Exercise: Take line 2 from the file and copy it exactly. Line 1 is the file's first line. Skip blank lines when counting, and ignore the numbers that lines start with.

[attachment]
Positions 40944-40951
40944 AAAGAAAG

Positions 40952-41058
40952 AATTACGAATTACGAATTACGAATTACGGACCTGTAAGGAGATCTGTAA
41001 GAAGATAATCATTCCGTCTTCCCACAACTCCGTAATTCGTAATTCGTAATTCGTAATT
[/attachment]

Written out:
40944 AAAGAAAG